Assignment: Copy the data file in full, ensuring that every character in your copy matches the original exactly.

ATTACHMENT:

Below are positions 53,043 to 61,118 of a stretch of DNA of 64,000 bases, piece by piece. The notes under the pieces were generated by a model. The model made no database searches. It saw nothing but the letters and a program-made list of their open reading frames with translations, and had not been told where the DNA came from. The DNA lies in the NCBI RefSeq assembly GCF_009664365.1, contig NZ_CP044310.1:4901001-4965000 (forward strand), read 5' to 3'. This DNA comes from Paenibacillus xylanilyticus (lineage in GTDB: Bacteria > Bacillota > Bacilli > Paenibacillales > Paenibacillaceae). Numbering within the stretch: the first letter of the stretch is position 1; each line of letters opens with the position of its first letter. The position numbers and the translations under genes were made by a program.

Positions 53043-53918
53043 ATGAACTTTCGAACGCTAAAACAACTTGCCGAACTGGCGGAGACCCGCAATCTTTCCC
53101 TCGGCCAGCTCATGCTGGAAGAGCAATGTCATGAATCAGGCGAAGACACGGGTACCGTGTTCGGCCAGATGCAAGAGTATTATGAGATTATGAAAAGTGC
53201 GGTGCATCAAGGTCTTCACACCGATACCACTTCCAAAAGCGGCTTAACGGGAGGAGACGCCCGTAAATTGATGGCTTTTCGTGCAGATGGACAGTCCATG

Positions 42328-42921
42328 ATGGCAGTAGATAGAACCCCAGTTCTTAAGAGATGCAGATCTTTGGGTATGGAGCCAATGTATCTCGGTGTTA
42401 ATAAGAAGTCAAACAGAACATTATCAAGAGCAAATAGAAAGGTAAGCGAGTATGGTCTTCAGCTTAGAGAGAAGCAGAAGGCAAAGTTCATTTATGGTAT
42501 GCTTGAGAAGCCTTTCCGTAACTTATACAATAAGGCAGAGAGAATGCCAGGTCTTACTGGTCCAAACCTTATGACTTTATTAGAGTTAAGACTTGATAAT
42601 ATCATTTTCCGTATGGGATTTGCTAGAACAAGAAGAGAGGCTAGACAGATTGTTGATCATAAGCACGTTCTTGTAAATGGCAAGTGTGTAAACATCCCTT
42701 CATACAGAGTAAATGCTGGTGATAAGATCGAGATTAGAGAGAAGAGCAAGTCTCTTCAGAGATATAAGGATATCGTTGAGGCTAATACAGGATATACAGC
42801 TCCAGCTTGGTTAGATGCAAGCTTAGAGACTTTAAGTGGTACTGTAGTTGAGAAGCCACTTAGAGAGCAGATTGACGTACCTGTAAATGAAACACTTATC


Below are positions 53,043 to 61,118 of a stretch of DNA of 64,000 bases, piece by piece. The notes under the pieces were generated by a model. The model made no database searches. It saw nothing but the letters and a program-made list of their open reading frames with translations, and had not been told where the DNA came from. The DNA lies in the NCBI RefSeq assembly GCF_009664365.1, contig NZ_CP044310.1:4901001-4965000 (forward strand), read 5' to 3'. This DNA comes from Paenibacillus xylanilyticus (lineage in GTDB: Bacteria > Bacillota > Bacilli > Paenibacillales > Paenibacillaceae). Numbering within the stretch: the first letter of the stretch is position 1; each line of letters opens with the position of its first letter. The position numbers and the translations under genes were made by a program.

Positions 53043-53918
53043 ATGAACTTTCGAACGCTAAAACAACTTGCCGAACTGGCGGAGACCCGCAATCTTTCCC
53101 TCGGCCAGCTCATGCTGGAAGAGCAATGTCATGAATCAGGCGAAGACACGGGTACCGTGTTCGGCCAGATGCAAGAGTATTATGAGATTATGAAAAGTGC
53201 GGTGCATCAAGGTCTTCACACCGATACCACTTCCAAAAGCGGCTTAACGGGAGGAGACGCCCGTAAATTGATGGCTTTTCGTGCAGATGGACAGTCCATG

Positions 42328-42921
42328 ATGGCAGTAGATAGAACCCCAGTTCTTAAGAGATGCAGATCTTTGGGTATGGAGCCAATGTATCTCGGTGTTA
42401 ATAAGAAGTCAAACAGAACATTATCAAGAGCAAATAGAAAGGTAAGCGAGTATGGTCTTCAGCTTAGAGAGAAGCAGAAGGCAAAGTTCATTTATGGTAT
42501 GCTTGAGAAGCCTTTCCGTAACTTATACAATAAGGCAGAGAGAATGCCAGGTCTTACTGGTCCAAACCTTATGACTTTATTAGAGTTAAGACTTGATAAT
42601 ATCATTTTCCGTATGGGATTTGCTAGAACAAGAAGAGAGGCTAGACAGATTGTTGATCATAAGCACGTTCTTGTAAATGGCAAGTGTGTAAACATCCCTT
42701 CATACAGAGTAAATGCTGGTGATAAGATCGAGATTAGAGAGAAGAGCAAGTCTCTTCAGAGATATAAGGATATCGTTGAGGCTAATACAGGATATACAGC
42801 TCCAGCTTGGTTAGATGCAAGCTTAGAGACTTTAAGTGGTACTGTAGTTGAGAAGCCACTTAGAGAGCAGATTGACGTACCTGTAAATGAAACACTTATC